In May 2019, the Philippine House of Representatives passed a bill that mandates government offices, government agencies, and government corporations to fill two percent of all job openings with qualified Persons with Disability (PWDs).
On the other hand, private corporations with less than 1,000 employees must reserve one percent of openings for PWDs while companies with more than 1,000 employees must allot two percent.
Author Iloilo City Rep. Jerry Treñas said, “The House has already approved this new PWD bill and it’s now up to the Senate to do the same. I’m not losing hope that we can still pass this into law.”
According to the latest survey from the National Statistics Authority released in 2013, “Of the 92.1 million household population in the country, 1,443 thousand persons or 1.57 percent had a disability, based on the 2010 Census of Population and Housing (2010 CPH). The recorded figure of persons with disability (PWD) in the 2000 CPH was 935,551 persons, which was 1.23 percent of the household population.”
If this bill is successfully passed into law, it will mean that the country is taking significant strides in inclusivity and equality.
Companies that hire Persons with Disabilities will experience financial benefits and tax breaks. As stated in Section 4 of the Implementing Rules And Regulation Of The Magna Carta For Disabled Persons:
Private entities that employ disabled persons who meet the required skills or qualifications either as a regular employee, apprentice or learners shall be entitled to an additional deduction from their gross income equivalent to twenty-five percent (25%) of the total amount paid as salaries and wages to disabled persons.
The section further details the following:
Private entities that improve or modify their physical facilities in order to provide reasonable accommodation for disabled persons shall be entitled to an additional deduction from their net income, equivalent to fifty percent (50%) of the direct cost of the improvements or modifications.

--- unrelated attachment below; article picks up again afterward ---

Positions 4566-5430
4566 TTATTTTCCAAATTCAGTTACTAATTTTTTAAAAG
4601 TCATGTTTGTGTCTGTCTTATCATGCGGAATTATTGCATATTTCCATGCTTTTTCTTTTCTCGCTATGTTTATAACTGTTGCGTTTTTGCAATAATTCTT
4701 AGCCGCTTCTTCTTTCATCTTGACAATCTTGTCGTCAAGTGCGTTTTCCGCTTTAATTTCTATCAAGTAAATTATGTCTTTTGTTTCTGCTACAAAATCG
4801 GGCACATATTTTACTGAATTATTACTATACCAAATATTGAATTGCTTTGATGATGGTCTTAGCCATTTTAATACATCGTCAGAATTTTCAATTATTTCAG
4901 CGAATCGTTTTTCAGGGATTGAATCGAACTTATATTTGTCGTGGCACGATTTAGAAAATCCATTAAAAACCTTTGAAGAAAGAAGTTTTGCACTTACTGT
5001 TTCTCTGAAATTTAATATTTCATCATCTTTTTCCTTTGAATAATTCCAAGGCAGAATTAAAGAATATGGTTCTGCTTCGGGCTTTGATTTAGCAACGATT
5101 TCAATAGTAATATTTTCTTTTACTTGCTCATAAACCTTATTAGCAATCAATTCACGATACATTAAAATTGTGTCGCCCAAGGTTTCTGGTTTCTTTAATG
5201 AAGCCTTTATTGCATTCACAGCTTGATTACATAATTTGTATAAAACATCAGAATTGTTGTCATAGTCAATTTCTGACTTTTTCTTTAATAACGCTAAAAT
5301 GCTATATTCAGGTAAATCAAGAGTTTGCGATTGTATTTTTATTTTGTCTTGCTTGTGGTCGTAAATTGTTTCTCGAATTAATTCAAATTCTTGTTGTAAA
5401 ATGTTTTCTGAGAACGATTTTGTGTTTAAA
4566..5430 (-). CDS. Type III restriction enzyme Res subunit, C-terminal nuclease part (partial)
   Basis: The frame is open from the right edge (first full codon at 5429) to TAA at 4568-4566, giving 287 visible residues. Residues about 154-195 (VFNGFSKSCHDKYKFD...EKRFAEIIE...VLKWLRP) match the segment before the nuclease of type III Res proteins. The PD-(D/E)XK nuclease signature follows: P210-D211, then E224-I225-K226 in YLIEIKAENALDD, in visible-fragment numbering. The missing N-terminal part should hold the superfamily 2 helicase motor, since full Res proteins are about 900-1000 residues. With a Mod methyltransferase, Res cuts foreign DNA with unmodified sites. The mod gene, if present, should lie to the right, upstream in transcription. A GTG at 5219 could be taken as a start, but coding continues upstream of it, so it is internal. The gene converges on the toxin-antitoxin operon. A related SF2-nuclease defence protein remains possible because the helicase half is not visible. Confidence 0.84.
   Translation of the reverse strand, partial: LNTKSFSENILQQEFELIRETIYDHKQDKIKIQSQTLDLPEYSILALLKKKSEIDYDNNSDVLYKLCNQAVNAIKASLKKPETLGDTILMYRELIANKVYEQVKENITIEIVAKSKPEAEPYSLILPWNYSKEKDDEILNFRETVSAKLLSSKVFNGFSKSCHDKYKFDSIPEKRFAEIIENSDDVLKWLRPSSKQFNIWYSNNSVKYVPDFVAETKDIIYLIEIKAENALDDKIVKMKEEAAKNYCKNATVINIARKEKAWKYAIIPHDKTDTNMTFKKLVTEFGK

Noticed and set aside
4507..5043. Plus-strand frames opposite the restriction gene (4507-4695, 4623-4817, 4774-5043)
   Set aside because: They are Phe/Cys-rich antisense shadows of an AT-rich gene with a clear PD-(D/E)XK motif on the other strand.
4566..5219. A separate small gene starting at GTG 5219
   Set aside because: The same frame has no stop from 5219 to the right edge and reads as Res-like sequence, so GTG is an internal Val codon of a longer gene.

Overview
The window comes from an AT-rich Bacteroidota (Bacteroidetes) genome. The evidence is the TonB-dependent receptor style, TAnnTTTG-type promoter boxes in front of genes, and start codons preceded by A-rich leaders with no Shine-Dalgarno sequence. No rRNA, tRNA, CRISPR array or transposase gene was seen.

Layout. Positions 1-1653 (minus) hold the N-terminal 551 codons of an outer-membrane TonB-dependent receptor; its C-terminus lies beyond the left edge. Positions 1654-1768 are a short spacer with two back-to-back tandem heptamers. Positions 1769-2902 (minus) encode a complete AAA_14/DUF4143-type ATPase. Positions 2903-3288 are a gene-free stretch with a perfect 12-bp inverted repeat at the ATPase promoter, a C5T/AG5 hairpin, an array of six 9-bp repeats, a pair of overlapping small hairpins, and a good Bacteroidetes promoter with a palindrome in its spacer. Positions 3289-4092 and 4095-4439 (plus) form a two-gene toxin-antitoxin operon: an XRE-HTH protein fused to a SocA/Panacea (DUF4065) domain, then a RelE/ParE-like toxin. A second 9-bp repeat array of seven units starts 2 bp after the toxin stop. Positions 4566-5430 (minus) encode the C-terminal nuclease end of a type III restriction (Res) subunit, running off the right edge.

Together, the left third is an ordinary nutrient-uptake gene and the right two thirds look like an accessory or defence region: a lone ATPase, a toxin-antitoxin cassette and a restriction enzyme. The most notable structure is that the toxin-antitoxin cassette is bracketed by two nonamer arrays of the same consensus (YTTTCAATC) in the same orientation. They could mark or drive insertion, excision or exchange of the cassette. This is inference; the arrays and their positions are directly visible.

However, the benefits go beyond just the financial; the company culture and morale, as well as the employees themselves, are changed by opening the door to the company wider and without barriers.
Better Staffing Options
Think about it. By not encouraging PWDs and leaving them out of the equation come staffing time, companies might be shortchanging themselves by excluding individuals who may be more skilled and more talented. By opening up the field, there is a better chance that the most qualified person truly gets the job.
Better Company Culture
A company that exhibits such an open-minded attitude towards all of its employees is a place that people will want to be in, work in, and will flourish in. Susan Steinbrecher, Leadership Author says, “Inclusive workplaces contribute to a more positive work environment and help move toward more open-minded societal shifts in attitude and bias.”
It also helps employees become better people. Unilab Foundation’s Grant Javier says, “Teams become better human beings because they learn to be more understanding, more embracing, more compassionate toward others.”
Better Public Image
There’s no denying what a boost to a company’s public image it will be if they actively hire PWDs. Private corporations who make this move are always positively covered in the news. And why not, as it sets a fine example to other companies and people around the world about hiring talent and being the best organizations they can be.
The fact that the employment of Persons with Disabilities should have been more actively pursued by the Philippine government many years ago is no longer important. What matters is that they are doing something about it now, not just for jobs in the public sector but more significantly in the private sector.
The House of Representatives has done their part in passing the bill, and it is now up to the Senate to make sure that PWDs are more welcomed, more included, and given more opportunities to play a part and wield their knowledge, skills, and passion towards national growth.